Folk & Traditional Music of the Western Continents

The folk & traditional music of Europe, Africa & the Americas explored.

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Ugric (Finnish, Hungarian, Estonian, and several minority languages in Russia); Turkic (the Turks, the Chuvash of the Russian interior, etc.); Romance (Rumanian); Albanian; and Caucasian. Musical in­fluences come from sources as diverse as the chants of the Byzantine Church, the pentatonic tunes of Mongolia, and the complex rhythms of the Arabic and Hindu spheres. And certainly there are also impor­tant links between Eastern and Western Europe, tunes found in both areas, identical uses and functions of music in the culture. In view of this great diversity, we must be forgiven for selecting a few samples to characterize the area, and for omitting entirely consideration of some nations. But let us bear in mind that each of the Eastern Euro­pean countries, from gigantic Russia to tiny Albania, has a rich folk music heritage; each has enough songs to fill a multi-volume anthol­ogy and a musical culture of sufficient wealth to keep scholars busy for several lifetimes.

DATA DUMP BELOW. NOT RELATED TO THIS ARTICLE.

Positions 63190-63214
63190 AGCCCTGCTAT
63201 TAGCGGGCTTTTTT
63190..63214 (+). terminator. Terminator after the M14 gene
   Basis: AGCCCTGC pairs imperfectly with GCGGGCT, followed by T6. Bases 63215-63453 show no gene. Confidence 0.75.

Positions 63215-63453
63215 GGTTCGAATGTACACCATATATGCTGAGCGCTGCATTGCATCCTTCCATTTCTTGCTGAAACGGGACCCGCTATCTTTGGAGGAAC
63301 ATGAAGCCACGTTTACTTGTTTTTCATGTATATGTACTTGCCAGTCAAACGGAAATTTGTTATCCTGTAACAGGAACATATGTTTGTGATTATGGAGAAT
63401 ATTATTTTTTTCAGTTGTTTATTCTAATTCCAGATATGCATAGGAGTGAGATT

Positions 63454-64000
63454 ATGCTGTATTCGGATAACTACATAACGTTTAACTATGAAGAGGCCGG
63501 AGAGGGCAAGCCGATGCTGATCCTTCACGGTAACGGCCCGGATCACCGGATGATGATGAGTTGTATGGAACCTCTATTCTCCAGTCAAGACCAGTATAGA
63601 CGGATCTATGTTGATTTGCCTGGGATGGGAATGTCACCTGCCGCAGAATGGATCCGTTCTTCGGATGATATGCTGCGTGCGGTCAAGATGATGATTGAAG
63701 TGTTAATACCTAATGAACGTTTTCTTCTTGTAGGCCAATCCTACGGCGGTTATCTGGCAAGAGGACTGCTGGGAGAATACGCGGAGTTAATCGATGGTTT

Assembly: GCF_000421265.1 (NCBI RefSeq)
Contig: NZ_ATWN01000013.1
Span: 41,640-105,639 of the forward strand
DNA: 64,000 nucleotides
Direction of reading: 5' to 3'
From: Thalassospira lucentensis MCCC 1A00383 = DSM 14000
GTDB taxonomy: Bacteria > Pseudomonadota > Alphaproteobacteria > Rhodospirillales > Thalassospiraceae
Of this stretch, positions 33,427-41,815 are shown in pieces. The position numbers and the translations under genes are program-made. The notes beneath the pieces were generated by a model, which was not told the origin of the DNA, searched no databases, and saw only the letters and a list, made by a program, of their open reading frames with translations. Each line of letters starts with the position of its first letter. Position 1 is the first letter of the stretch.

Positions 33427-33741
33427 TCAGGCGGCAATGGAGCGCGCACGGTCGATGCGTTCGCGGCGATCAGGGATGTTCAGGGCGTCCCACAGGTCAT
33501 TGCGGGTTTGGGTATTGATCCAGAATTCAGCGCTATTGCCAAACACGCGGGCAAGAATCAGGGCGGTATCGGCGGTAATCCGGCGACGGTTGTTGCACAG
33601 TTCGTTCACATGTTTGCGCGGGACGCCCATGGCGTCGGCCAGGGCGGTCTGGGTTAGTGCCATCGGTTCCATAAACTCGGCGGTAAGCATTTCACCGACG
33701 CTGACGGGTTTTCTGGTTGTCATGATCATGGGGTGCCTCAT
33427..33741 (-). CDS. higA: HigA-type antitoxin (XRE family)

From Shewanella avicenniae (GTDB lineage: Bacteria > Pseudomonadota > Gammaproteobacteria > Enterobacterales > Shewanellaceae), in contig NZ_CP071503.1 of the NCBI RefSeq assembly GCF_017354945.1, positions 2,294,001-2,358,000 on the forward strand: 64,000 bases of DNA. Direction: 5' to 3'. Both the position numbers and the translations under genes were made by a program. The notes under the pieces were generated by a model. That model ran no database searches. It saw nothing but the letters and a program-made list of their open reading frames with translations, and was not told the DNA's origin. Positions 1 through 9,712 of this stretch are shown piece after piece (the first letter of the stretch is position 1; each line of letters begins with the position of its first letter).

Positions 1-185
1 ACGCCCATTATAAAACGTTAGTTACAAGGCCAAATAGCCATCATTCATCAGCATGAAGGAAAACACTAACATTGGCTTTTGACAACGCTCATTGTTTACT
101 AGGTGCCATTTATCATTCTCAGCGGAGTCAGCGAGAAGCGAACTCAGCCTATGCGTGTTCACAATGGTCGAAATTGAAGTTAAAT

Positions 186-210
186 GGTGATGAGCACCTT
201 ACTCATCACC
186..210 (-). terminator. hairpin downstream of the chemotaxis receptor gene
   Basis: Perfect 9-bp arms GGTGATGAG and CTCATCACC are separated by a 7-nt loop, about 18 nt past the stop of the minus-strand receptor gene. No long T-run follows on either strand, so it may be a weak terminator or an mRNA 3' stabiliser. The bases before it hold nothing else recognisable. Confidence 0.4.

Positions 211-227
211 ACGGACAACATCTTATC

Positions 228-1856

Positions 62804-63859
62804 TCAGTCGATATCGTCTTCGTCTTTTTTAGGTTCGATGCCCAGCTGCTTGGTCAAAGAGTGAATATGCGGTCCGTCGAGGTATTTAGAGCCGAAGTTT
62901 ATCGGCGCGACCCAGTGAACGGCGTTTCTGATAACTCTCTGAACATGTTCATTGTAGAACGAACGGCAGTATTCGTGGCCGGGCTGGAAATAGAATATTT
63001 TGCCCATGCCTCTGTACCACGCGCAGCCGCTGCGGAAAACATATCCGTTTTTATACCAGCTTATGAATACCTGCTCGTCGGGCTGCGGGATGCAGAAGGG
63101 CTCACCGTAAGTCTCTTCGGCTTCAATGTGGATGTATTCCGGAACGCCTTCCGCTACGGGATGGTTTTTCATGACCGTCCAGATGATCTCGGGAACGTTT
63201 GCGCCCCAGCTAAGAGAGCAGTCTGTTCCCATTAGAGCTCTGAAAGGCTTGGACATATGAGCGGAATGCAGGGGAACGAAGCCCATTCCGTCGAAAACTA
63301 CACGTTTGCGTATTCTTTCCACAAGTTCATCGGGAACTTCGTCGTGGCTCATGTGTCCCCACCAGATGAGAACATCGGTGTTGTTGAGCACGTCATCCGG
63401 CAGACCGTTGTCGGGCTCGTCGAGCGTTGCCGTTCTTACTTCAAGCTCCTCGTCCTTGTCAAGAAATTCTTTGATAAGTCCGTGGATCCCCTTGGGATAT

Melodic sequence: Hungarians, Czechs, Cherernis
East European scholars have indeed been busy studying their native traditions, and nowhere has this been more true than in Hun­gary. For decades in the nineteenth century it was thought that the folk music of Hungary was the music of the gypsies who supplied ethnic entertainment in the cities, and not until the twentieth cen­tury was the great wealth of true Hungarian peasant music (which has little in common with the gypsv tunes) discovered, largely by Bela Bartok and Zoltan Kodaly. Since the Hungarians are linguisti­cally related to the Finns, it was thought that the styles of these two peoples would have something in common. This turned out to be only partially the case, but other Finno-Ugric speaking peoples liv­ing for centuries in isolation from the Hungarians, inside Russia, do have music somewhat similar to that of Hungary. The most impor­tant of these groups is the Cheremis, who live in a semi-autonomous republic of the USSR some five hundred miles east of Moscow. These peoples have something in common that is also found far to the east, among the Mongolians, and even to some extent further on, in American Indian music; and this strengthens our belief that the essential features of the oldest Hungarian folk music are very old,

E-Book - An Annotated Compendium of Old Time American Songs by James Alverson III